During a lengthy period of my youth, my mom said that I was breathing funny at night and always having lung congestion, with a lot of phlegm production. She said she did some research and decided that I should go on a watercress binge. For three to four weeks, my mom would cook up a pot of watercress soup three to four times a week, and she and I could eat four batches of watercress in one sitting. It was delicious! To this day, she says the transformation to healthy breathing happened quickly because I was a youngster at the time, but sure enough, I gradually had no more trouble with lung congestion, even to this day. As with most edible “treatments,” Mom continues to use watercress in her cooking ever so often because of its healthy benefits in clearing up the lungs.
How to make watercress soup: Starting off with a pot of boiling chicken stock (made or bought), add one batch of watercress (or as much as you want) and add a bit of julienned ginger for more flavor. Let it boil for three to five minutes – the watercress tastes best when it’s still got a slight crisp. Add salt and sesame oil, as needed.
Where to find it: You can find watercress in your local grocery store and in Chinatown vegetable stands. They are usually tied up in convenient batches.
What else: Doing some extra research last night, I found that – whether or not related – watercress has a chemopreventive agent against lung cancer in smokers. This does not mean that watercress can cure or prevent lung cancer, but it’s the first study to report an effect of vegetable consumption on metabolism of a lung carcinogen in humans – a protective effect. I’m not sure why it’s only specific to lungs, but you can check out the research done on tobacco smokers below and look up the research paper. In another study of nine plants used in Mexican traditional medicine to treat tuberculosis and other respiratory diseases, watercress showed the best antimycobacterial activity against Mycobacterium tuberculosis. Study cited below.
Who’s done the research:
- The results of this study support our hypothesis that PEITC inhibits this oxidative metabolism of NNK in humans, as seen in rodents, and support further development of PEITC as a chemopreventive agent against lung cancer. This is the first study to report an effect of vegetable consumption on metabolism of a lung carcinogen in humans. – Hecht SS, et al. Effects of watercress consumption on metabolism of a tobacco-specific lung carcinogen in smokers. Cancer Epidemiol Biomarkers Prev. 4(8):877-84, Dec 1995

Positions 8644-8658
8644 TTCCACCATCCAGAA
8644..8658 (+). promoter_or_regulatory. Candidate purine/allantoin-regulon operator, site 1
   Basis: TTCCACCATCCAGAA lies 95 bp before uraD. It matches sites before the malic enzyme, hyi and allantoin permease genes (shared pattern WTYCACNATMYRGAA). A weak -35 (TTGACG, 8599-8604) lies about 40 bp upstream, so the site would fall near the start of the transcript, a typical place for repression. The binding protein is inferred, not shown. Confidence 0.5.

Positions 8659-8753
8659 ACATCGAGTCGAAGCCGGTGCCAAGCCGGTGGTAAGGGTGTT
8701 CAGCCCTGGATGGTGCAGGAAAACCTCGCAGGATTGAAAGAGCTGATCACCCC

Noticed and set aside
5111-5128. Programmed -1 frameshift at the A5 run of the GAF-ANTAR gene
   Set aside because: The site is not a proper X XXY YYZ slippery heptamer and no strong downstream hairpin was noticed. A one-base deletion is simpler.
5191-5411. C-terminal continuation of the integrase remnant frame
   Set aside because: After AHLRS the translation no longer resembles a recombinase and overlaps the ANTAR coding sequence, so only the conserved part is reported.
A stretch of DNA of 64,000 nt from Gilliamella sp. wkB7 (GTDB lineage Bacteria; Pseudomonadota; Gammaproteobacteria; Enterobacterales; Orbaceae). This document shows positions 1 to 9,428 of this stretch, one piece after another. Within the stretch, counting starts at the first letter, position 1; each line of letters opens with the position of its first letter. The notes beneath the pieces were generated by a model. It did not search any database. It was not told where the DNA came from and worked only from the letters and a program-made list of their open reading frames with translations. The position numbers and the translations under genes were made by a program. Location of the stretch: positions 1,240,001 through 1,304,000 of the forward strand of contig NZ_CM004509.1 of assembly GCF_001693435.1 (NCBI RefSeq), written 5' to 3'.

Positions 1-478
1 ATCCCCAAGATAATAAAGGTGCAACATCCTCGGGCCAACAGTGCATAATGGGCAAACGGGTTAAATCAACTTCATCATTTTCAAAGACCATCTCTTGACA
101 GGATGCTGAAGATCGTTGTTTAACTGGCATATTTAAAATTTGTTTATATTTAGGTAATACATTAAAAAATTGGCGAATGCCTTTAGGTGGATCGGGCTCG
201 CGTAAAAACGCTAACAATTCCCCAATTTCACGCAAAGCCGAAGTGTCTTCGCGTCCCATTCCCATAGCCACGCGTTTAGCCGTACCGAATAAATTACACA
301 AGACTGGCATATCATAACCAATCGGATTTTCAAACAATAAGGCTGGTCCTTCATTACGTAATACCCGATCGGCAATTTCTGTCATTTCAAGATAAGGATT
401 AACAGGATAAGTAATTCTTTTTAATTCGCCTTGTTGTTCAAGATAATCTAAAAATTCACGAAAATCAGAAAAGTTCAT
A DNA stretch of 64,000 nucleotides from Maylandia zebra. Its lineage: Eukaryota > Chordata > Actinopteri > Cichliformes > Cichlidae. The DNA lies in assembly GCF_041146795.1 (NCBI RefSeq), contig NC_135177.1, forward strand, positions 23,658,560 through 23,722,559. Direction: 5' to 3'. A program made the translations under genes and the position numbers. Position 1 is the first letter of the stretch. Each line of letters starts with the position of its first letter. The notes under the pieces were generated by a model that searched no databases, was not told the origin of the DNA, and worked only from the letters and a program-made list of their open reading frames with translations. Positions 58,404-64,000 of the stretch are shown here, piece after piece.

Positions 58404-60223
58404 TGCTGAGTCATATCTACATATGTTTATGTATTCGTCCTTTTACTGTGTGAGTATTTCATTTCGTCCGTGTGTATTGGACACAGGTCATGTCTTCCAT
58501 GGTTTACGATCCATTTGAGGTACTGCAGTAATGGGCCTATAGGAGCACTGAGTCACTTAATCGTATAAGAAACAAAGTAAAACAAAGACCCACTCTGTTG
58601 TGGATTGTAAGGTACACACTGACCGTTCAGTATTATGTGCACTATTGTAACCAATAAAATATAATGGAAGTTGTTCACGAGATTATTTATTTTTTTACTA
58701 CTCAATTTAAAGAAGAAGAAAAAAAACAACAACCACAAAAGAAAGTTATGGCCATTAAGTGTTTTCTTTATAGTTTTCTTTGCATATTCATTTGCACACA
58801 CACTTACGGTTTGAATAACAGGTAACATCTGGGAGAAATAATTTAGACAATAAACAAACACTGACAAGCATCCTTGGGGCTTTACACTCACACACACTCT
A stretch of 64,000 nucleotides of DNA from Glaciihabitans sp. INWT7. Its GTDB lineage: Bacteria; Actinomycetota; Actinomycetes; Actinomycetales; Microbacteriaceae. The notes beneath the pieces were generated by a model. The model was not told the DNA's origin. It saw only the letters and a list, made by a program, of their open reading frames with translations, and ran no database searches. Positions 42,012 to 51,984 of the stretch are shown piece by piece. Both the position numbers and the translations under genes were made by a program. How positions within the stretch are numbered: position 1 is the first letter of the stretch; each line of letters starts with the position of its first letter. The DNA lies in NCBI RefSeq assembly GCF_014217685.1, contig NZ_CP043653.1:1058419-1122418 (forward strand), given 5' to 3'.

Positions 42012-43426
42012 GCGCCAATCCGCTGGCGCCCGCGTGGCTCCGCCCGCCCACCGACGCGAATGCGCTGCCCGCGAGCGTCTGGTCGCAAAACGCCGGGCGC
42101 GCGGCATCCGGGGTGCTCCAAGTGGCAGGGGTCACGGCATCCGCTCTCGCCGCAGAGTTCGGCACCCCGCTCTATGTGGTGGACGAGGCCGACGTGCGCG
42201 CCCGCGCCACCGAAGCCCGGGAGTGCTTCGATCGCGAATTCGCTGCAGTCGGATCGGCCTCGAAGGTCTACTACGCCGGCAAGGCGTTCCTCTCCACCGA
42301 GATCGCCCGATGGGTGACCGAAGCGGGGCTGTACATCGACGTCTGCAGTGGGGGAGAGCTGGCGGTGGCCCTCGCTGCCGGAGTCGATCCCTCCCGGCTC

- The study evaluated the antimycobacterial activity of nine plants used in Mexican traditional medicine to treat tuberculosis and other respiratory diseases. Nasturtium officinale (watercress) showed the best activity against the sensitive Mycobacterium tuberculosis. – Camacho-Corona Mdel R, et al. Activity against drug resistant-tuberculosis strains of plants used in Mexican traditional medicine to treat tuberculosis and other respiratory diseases. Phytother Res 22(1):82-5, Jan 2008
- It was demonstrated that therapy with the herbal drug preparation in the indications acute sinusitis, acute bronchitis and acute urinary tract infection is–with regard to efficacy–comparable to a treatment with standard antibiotics. The test preparation displayed in all indications a significantly lower potential for adverse events compared to a treatment with standard antibiotics and, therefore, a better safety profile could be concluded. – Goos KH, et al. On-going investigations on efficacy and safety profile of a herbal drug containing nasturtium (watercress) herb and horseradish root in acute sinusitis, acute bronchitis and acute urinary tract infection in children in comparison with other antibiotic treatments. Arzneimittelforschung 57(4):238-46, 2007
- The results support the theory that consumption of watercress can be linked to a reduced risk of cancer via decreased damage to DNA and possible modulation of antioxidant status by increasing carotenoid concentrations. – Gill CI, et al. Watercress supplementation in diet reduces lymphocyte DNA damage and alters blood antioxidant status in healthy adults. Am J Clin Nutr. 85(2):504-10, Feb 2007